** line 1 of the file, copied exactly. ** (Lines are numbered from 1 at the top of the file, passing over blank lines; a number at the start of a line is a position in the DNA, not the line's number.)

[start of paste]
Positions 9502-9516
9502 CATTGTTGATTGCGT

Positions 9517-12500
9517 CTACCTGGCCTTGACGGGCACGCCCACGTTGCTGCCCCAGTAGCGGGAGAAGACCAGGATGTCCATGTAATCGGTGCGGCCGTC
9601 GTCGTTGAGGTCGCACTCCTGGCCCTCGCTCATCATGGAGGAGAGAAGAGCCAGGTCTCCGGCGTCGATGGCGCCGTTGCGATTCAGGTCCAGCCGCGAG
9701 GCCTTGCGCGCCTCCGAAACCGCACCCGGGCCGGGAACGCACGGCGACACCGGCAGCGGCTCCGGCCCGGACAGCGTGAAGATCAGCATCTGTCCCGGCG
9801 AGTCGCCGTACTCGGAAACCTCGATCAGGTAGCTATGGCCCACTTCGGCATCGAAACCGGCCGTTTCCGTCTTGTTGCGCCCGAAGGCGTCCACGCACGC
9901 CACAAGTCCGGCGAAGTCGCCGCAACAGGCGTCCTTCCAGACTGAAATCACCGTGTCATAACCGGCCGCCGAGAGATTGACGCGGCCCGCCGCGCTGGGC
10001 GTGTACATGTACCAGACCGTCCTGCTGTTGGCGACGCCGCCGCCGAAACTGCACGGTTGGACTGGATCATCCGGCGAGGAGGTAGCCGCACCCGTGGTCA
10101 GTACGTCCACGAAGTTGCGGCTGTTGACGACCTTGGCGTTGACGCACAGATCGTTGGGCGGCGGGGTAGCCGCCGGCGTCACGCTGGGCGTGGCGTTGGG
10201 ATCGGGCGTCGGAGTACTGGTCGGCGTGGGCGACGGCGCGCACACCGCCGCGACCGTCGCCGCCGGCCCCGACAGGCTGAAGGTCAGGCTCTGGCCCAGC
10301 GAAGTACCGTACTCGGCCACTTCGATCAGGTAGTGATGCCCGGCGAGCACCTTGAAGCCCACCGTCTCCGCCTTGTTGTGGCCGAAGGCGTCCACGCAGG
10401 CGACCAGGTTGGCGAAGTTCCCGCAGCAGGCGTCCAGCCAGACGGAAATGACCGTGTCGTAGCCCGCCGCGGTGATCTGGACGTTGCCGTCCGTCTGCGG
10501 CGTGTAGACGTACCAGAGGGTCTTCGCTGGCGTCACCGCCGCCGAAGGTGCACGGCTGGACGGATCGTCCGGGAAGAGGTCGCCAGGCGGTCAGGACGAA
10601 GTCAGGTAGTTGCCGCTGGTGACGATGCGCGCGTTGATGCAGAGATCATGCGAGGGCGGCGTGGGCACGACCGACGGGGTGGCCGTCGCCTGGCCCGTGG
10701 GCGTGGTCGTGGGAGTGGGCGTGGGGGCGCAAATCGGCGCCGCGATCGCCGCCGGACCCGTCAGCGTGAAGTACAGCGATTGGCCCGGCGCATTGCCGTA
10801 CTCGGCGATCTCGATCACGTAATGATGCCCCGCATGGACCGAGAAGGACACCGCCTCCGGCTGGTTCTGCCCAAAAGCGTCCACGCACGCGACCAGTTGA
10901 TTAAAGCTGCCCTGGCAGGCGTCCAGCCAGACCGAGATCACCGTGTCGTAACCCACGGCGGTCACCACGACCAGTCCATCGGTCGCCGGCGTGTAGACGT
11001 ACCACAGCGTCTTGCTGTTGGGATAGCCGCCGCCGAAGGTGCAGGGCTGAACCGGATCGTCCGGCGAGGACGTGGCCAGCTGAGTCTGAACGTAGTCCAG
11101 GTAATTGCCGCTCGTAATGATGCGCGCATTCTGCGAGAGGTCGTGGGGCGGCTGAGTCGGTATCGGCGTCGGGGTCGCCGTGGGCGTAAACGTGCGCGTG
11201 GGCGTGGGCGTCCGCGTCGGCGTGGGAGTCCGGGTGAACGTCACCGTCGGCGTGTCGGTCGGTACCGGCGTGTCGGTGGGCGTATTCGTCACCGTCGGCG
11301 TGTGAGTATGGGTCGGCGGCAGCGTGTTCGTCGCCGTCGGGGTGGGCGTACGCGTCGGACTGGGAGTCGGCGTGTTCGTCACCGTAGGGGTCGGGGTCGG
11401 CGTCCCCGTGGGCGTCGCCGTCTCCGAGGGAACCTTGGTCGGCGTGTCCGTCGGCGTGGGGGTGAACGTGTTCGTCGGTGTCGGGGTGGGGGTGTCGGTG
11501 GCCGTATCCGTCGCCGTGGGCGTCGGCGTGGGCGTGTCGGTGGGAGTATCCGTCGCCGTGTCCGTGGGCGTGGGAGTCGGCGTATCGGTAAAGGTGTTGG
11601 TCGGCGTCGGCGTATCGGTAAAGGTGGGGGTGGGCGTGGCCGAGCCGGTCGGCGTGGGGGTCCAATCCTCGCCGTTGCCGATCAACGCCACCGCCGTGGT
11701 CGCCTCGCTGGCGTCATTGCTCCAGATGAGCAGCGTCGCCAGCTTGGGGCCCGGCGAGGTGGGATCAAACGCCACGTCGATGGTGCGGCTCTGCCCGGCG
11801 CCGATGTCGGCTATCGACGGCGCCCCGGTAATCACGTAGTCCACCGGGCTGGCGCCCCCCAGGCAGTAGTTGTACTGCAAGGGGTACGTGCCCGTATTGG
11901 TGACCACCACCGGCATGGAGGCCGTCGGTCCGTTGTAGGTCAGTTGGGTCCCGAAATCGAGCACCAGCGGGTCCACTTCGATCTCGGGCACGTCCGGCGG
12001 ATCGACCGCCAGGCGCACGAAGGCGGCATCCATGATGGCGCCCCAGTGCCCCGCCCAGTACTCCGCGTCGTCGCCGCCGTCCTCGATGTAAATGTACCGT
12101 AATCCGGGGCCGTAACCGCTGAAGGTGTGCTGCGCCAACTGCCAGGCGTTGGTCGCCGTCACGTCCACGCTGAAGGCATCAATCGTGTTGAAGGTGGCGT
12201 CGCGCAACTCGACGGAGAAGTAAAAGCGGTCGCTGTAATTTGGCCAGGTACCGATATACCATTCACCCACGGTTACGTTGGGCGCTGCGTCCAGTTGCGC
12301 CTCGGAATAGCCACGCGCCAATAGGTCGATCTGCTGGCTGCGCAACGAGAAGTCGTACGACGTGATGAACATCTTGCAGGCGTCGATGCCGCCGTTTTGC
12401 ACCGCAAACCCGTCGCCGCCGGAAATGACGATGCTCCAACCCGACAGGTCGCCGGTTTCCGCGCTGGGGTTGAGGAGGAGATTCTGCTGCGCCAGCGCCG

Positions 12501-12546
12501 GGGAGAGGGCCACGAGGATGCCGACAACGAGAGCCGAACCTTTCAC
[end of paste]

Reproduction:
Positions 9502-9516